It’s important to understand that your skin changes daily based on all of the factors above and MORE. I encourage you to get to know your body inside and out and love it for the amazing vessel that it is!

Ask Leah: The Essential Skincare Steps

leah chavie essential skincare

My mother encourage proper hygiene and skincare ever since I could remember. She had an extreme case of rosacea and so did my brother Noel, causing them to make frequent visits to the Mayo Clinic.

My first department store visit was to the Clinque counter when I was 10 years old . My mother wanted to teach me prevention and ensure I was educated on the how to use the skincare line recommend for me. I was so excited to take home all the steps in the skincare line and for the free gift. From that moment on I was a skincare junkie!

Here are the essential skincare steps I swear by:

  1. Cleanse: clearing the pores of debris prevents buildup and decreases chances of breakouts.
  2. Tone: toning helps soothe, nourish and hydrate the skin while restoring the pH. pH stands for “potential hydrogen” and is a scale used to rank acidity and the amount of hydrogen in the skin.
  3. Treat, correct & prevent.
  4. Hydrate and protect.

I have so much to say about each step that I am thinking of doing a dedicated blog post for each! Leave us a comment below if you’re interested and we’ll make it happen!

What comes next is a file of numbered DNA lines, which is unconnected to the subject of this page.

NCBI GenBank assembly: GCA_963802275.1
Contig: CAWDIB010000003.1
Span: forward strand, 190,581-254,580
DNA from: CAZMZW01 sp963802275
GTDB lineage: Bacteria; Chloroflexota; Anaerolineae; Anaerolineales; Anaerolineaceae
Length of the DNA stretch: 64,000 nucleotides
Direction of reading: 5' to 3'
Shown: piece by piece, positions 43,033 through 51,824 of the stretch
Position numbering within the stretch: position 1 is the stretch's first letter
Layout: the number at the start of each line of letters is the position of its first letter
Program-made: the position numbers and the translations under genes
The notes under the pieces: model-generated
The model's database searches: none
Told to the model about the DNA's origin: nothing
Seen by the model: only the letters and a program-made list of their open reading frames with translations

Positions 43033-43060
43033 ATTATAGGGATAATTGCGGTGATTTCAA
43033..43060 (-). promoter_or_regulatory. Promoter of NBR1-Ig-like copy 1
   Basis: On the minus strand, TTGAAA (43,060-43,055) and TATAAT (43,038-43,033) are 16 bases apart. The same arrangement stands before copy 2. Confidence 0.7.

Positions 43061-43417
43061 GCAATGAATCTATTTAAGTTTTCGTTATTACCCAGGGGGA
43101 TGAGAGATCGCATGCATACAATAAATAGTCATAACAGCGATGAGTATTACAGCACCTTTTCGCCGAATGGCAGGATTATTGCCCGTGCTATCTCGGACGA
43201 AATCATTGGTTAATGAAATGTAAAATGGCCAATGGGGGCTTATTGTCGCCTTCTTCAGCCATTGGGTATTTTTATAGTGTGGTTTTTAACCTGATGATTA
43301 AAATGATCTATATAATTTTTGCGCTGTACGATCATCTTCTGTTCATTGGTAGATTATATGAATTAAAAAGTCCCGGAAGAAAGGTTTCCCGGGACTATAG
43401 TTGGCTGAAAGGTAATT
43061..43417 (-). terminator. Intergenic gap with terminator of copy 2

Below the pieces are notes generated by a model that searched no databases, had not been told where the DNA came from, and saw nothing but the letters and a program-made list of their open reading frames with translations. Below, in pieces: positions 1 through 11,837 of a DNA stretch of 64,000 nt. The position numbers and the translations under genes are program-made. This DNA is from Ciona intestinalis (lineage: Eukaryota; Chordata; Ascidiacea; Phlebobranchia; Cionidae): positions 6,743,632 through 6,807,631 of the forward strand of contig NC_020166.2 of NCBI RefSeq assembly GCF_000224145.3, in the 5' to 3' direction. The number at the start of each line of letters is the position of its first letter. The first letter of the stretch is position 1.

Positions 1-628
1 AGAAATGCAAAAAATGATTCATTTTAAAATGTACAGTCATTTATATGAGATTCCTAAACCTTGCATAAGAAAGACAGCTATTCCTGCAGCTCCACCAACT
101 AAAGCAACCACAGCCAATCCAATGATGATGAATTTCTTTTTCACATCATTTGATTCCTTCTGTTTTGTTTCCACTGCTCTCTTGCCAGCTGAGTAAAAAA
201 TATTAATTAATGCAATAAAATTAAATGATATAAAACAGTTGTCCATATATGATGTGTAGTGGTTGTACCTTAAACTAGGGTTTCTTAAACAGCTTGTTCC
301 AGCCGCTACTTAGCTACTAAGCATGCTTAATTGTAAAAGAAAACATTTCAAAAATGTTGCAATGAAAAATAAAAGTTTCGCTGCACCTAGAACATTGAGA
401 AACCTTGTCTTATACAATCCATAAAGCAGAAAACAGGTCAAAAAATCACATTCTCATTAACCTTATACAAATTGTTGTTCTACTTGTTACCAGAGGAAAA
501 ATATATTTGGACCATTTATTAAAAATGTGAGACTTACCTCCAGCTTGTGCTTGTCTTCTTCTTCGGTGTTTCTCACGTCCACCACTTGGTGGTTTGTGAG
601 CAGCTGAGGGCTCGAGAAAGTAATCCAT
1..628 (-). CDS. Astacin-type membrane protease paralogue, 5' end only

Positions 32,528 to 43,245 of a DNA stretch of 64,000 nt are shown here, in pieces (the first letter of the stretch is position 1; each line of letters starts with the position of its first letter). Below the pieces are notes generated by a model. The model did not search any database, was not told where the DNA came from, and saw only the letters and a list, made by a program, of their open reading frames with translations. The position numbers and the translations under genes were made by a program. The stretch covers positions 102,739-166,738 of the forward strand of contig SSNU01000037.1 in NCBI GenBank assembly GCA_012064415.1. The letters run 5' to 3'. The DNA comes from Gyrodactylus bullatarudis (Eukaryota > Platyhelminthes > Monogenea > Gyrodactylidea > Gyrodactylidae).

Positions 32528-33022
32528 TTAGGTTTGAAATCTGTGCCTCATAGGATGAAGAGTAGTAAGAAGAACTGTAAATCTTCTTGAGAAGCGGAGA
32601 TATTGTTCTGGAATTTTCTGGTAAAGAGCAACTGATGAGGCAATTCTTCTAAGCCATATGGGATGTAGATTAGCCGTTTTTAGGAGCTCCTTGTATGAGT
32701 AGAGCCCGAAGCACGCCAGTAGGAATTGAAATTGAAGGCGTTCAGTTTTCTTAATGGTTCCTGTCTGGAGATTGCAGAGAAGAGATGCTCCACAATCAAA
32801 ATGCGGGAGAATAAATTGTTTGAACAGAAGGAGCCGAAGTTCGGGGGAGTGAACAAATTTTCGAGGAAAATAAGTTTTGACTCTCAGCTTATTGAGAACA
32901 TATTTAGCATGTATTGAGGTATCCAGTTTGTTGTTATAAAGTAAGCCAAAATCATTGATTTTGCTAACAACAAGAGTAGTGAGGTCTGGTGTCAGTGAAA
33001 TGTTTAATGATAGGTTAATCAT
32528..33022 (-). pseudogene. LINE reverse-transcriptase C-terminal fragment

Shop my favorite skincare sets:

Ask Leah: Laser Hair Reduction

The laser hair reduction process takes time and patience. From head to toe we can reduce your returning hair growth with each visit by 20% .

The laser is attracted to the pigment (color) in the hair follicle. The laser energy targets the follicle to illuminate or slow the growth of the hair. The darker and coarser the hair the better the result.

Her are some commonly asked questions…

Does it hurt?

It is not fluff n’ love but it is quick and efficient! My Cutera Laser has a cool glide tip to protect and pre-chill the skin.

How long does the benefit last?

The more you are compliant with your specific guidelines the better .

Are there any side effects?


It is usually quick, effective with minimal discomfort. The lip does hurt so numbing or ice is always and option. With any elective service you can have a reaction, that’s why it is important you do a consultation with us prior.

Do hormones (menstrual cycle) effect pain and hair growth ?
Yes! Our estrogen and progesterone fluctuate during our cycle this can increase the pain and hormones can effect the growth of hair .

Can laser hair removal increase hair growth initially? 

Yes I can I can bring up dormant hairs and hair follicles. This is good as it will aid in reduction all around.

What type of laser do you use?

I use Cutera an American-made laser and I was certified in 2004 at MN Vascular Center . This laser is a 1064 Yag wavelength which means I can do laser hair reduction on any ethnicity from Fitzpatrick 1-6 (a scale used to measure skin color and tone).

What is the best time of year to start your reduction:
Now !